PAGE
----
We then screened the TRPV4 coding region in 20 other unrelated subjects with a familial CMT syndrome but no known genetic cause and no vocal cord paresis. No pathologic nucleotide changes were identified in those cases. In one family, a nucleotide change leading to an amino acid alteration (1684 G>A, V521I) was identified but this is a known polymorphism (NCI database; NM_021625.3).


Two mutations in the TRPV4 gene causing autosomal dominant brachyolmia, a syndrome of moderate short trunk, short stature, mildly short limbs and digits, and no extra skeletal findings were reported in 2008.13 Subsequently, 8 additional mutations in TRPV4 causing a variety of skeletal dysplasia phenotypes including spondylometaphyseal dysplasia and metatropic dysplasia were described.14,15 These are autosomal dominant syndromes of short stature and kyphoscoliosis, frequently progressive and severe, and associated with abnormalities in vertebra and tubular bones. None of these families have associated neurologic problems. However, more recently 4 separate groups reported additional families with 5 mutations in TRPV4 associated with CMT2C including a previously described syndrome of SPSMA and congenital distal SMA.9–12 The SPSMA family had variable skeletal abnormalities that included congenital hip dysplasia, scoliosis, smaller hands with clinodactyly, and one arm or leg shorter than the other.9,18 The family members were not described as being short, but a subsequent sporadic case was noted to have short stature (height not given) compatible with the more detailed findings of the present study.12

In the present study, we enlarge and unify the phenotypic spectrum associated with mutations in the TRPV4 gene. The 2 families reported here share the common characteristics of axonal neuropathy, vocal cord paresis, and short stature. In family 1, the neuropathy was generally mild and associated with normal NCVs and reduced CMAP amplitudes but preserved SNAPs. Although the syndrome was generally quite mild in family 1, III-2 was more severely affected with proximal weakness and the phrenic nerve involvement may have contributed to her respiratory failure and death. In family 2, the neuropathy produced much more prominent weakness, was associated with decreased CMAP amplitudes, but also reduced SNAP amplitudes, with progression of these changes over time.

Both families exhibited short stature that was more prominent in family 1 and also seemed to be more evident in females. The males also tended to be short, although fewer males were available for examination. One unaffected man without the TRPV4 mutation in family 1 has normal height, providing additional evidence that short stature is associated with CMT2C and the TRPV4 mutation. However, the short stature of the unaffected 95-year-old woman in family 1 suggests there could be more than one type of short stature in this family. The short stature related to mutant TRPV4 is presumed to be on the basis of a slight reduction in the height of all vertebral bodies and may be the result of a mild metaphyseal dysplasia. The digits and limbs of the affected family members were proportional to their height. Therefore, the metaphyseal defect must be affecting all bones proportionally. No abnormalities were noted on plain X-rays of digits or long bones. It is of interest that one member in family 1 had dolichocephaly, which may also be the result of a bone growth defect.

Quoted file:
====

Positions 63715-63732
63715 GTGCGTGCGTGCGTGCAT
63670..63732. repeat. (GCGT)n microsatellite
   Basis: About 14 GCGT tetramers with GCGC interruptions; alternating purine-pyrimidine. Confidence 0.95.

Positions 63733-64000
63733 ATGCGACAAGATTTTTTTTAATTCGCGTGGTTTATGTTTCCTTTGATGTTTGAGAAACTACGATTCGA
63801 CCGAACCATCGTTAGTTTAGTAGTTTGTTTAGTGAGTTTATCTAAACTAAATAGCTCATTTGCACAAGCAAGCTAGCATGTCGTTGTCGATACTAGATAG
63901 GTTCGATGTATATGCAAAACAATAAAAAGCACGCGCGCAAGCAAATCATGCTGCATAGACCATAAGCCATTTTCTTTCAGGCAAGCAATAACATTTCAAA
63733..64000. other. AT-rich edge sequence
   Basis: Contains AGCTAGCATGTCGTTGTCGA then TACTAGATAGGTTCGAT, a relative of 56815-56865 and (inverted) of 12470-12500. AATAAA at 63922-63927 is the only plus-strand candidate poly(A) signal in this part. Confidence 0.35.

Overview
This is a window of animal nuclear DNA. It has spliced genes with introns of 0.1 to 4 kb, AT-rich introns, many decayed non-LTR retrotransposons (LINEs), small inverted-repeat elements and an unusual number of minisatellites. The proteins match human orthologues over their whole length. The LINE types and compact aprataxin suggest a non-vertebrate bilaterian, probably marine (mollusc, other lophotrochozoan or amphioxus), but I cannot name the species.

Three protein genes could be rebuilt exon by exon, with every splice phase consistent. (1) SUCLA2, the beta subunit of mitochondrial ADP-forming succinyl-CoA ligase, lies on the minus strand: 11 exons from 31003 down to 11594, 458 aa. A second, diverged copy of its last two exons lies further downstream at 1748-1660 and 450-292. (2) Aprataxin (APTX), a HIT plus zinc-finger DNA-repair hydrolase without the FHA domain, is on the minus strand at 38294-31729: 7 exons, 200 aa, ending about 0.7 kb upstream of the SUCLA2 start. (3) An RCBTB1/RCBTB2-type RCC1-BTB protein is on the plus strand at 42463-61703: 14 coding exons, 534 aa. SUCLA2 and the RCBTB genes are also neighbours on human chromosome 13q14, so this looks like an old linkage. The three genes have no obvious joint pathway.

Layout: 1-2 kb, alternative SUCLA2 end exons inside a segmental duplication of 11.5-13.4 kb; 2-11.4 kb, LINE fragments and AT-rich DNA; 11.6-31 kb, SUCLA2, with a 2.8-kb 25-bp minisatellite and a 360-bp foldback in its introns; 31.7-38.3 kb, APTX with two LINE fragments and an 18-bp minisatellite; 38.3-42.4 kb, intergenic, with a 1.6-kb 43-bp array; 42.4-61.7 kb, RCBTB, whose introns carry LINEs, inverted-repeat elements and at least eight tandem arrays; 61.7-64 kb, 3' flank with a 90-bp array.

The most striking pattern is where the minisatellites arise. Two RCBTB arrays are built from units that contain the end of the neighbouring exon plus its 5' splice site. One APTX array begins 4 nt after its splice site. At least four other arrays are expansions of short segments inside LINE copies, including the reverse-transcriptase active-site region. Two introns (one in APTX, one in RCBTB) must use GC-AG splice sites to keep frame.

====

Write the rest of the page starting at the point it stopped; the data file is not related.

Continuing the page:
The vocal cord paresis was also highly variable in both families. Some family members had no laryngeal difficulty whereas several had hoarse voices and 2 had significant paresis requiring permanent tracheotomy. It has been assumed that the vocal cord paresis is part of the underlying axonal neuropathy. However, it is possible that a soft tissue or cartilage defect is playing a role in this problem.19 Our observations in the 20 CMT subjects without vocal cord paresis who tested negative for TRPV4 mutations document that pathologic TRPV4 mutations are unlikely to be found in CMT patients in the absence of a personal or family history of vocal cord paresis. Although it is a defining characteristic of CMT2C, vocal cord paresis is not unique to CMT2C. For example, it has been described relatively often in association with CMT4A caused by mutations in the ganglioside-induced differentiation-associated protein gene (GDAP1).20 Other cranial nerves may also be involved in CMT2C as evidenced by the 2 persons in our families with third cranial nerve deficits. Pupillary abnormalities have been described in a variety of patients with CMT221 and oculomotor nerve abnormalities have been reported with patients with axonal neuropathy and mutations in TUBB3.22